By the way, after Islam, Kashan came under the jurisprudence of Isfahan governors. Yet, this didn’t prevent various tribes from attacking the city until Zobeida, the favorite wife of the Caliph Harun al-Rashid, ordered the construction of new fortifications around the city. Sad to say, these structures were ruined by two earthquakes in 854 and 857 AC.

However, Kashan began to transform from an agricultural township into an urban center under the Buyid rule (9th century). Although Buyids did their best to rebuild the city, Kashan was hit by another devastating earthquake in 957 AC. Adding fuel to fire, a violent epidemic which followed next year practically eliminated the city.

Despite all these unfortunate events, the process of rebuilding the city continued well into the second half of 11th century, when Kashan gained importance as a military gateway to Isfahan and a Saljuk capital. During the Saljuk rule (12th century), the old congregational mosque of the city from the Buyid period (known today as Masjed-e Jameh or Masjed-e Kohneh), and also canals and dykes for the management of water were renovated. In addition, a city wall with eight towers and two gates were built around the city (today, you can visit the remains of this city wall, plus a fortress, known as Jalali Castle, and two ice houses, at the end of Alavi Street).  By 1500, Kashan was the most important town in the region after Isfahan.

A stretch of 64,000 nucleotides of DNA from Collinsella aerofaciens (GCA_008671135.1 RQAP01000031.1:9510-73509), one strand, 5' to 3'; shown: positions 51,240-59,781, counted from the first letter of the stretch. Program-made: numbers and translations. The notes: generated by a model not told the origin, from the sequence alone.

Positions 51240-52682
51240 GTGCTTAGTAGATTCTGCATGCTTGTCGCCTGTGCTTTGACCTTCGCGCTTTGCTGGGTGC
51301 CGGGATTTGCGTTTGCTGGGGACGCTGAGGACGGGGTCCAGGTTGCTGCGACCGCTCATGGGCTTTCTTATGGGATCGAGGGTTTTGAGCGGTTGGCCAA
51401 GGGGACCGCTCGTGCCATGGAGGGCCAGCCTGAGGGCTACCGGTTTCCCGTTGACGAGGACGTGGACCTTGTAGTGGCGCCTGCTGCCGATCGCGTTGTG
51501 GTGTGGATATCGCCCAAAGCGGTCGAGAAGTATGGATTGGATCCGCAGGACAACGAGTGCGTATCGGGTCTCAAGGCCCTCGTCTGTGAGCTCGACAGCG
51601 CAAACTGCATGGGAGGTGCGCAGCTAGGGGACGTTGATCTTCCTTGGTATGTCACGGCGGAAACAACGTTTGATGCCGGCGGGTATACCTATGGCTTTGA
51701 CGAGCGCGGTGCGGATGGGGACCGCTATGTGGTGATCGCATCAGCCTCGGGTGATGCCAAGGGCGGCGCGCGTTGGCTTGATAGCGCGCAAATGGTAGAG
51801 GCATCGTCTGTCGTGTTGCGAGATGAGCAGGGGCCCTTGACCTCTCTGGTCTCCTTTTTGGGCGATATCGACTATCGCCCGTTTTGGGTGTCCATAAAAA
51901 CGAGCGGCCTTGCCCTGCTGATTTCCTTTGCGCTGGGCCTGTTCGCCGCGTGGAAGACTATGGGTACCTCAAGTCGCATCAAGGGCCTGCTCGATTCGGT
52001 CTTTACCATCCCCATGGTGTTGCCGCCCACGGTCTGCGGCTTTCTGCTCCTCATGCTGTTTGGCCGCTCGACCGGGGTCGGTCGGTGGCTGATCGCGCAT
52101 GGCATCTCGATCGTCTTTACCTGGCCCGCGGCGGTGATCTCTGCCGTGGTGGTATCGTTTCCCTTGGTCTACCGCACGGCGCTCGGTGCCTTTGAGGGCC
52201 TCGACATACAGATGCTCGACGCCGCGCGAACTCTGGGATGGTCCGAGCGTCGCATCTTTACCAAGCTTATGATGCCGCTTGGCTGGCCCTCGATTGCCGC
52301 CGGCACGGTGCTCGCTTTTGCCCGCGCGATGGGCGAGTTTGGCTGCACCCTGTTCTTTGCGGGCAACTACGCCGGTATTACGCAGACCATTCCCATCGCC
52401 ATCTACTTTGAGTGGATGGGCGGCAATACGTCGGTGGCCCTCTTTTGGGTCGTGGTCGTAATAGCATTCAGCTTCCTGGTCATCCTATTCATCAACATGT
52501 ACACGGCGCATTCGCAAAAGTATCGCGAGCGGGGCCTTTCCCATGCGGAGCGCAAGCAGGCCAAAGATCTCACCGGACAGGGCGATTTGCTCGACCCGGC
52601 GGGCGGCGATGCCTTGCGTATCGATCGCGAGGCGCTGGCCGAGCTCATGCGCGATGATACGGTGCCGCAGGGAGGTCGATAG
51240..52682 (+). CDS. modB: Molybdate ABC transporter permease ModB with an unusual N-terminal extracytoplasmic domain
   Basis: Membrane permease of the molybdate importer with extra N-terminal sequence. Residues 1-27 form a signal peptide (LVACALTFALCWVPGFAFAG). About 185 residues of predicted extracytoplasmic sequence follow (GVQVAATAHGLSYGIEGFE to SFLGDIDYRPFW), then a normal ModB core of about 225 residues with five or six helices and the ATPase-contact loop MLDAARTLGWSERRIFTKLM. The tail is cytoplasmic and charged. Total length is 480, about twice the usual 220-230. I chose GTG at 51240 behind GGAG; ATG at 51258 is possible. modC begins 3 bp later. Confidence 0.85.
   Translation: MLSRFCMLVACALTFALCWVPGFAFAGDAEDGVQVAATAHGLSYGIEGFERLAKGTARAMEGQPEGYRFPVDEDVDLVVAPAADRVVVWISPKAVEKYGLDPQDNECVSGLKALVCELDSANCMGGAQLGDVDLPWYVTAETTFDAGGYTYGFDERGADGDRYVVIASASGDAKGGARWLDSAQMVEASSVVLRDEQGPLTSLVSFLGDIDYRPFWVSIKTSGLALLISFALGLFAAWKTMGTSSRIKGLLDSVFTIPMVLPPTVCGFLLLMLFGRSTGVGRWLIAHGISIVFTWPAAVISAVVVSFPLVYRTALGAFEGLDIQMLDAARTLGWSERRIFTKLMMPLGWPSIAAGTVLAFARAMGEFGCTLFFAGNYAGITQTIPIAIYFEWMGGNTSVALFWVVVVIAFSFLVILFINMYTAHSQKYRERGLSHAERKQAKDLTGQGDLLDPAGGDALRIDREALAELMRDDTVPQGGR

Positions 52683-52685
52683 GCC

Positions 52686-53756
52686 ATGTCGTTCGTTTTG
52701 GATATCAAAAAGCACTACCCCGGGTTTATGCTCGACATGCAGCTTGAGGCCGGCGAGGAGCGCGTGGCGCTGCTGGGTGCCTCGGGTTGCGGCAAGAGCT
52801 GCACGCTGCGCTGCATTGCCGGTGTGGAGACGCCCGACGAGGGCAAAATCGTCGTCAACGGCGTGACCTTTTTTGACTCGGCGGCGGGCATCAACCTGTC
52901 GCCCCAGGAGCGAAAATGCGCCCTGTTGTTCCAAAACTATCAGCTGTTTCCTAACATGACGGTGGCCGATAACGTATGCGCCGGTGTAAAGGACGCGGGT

Years later, the coronation of King Ismail I in Fin Garden invested Kashan with a quasi-holy aura which absorbed the respect and attention of almost all the Safavid kings. Furthermore, Shah Tahmāsb, the second Safavid king, invited an influential theologian, Mohaqqeq Korki, to come and reside in the city. This move turned Kashan into an important religious city, winning it the title of Dar al-Momenin or the House of the Faithful. And it is one of the reasons that Shah Abbas I, the greatest Safavid king, was buried in Habib Ibn Musa Shrine in this city.

The Safavid period was the period when the production of handicrafts in Kashan reached its peak. At this time, Kashan’s workshops produced the best quality carpets, velvets, glazed pottery and tiles in the country. It is interesting to know that the name of tile in Farsi, Kāshi, comes from the name of Kashan.

At the beginning of Qajar period, Agha Mohammad Khan, the founder of Qajar dynasty, razed part of the city and killed many of its citizens. But, after a while, the peace came back to the city and it began to prosper once more.

Kashan was once well-known for its carpets and tiles, but nowadays many people rush to visit this city because of its exemplary traditional Iranian houses. With a special architectural structure unique to desert houses known as Gowdal Baghche, fine stucco, colorful sash-windows, amazing mirror-work and vivacious paintings, these houses provide you with the best examples of private residences in Iran during the Qajar period. We can mention Tabatabaei House, Boroujerdi House and Abbasian House as most famous of them, located in Sultan Mir Ahmad Neighborhood, one of the oldest neighborhoods in Kashan in Alavi Street.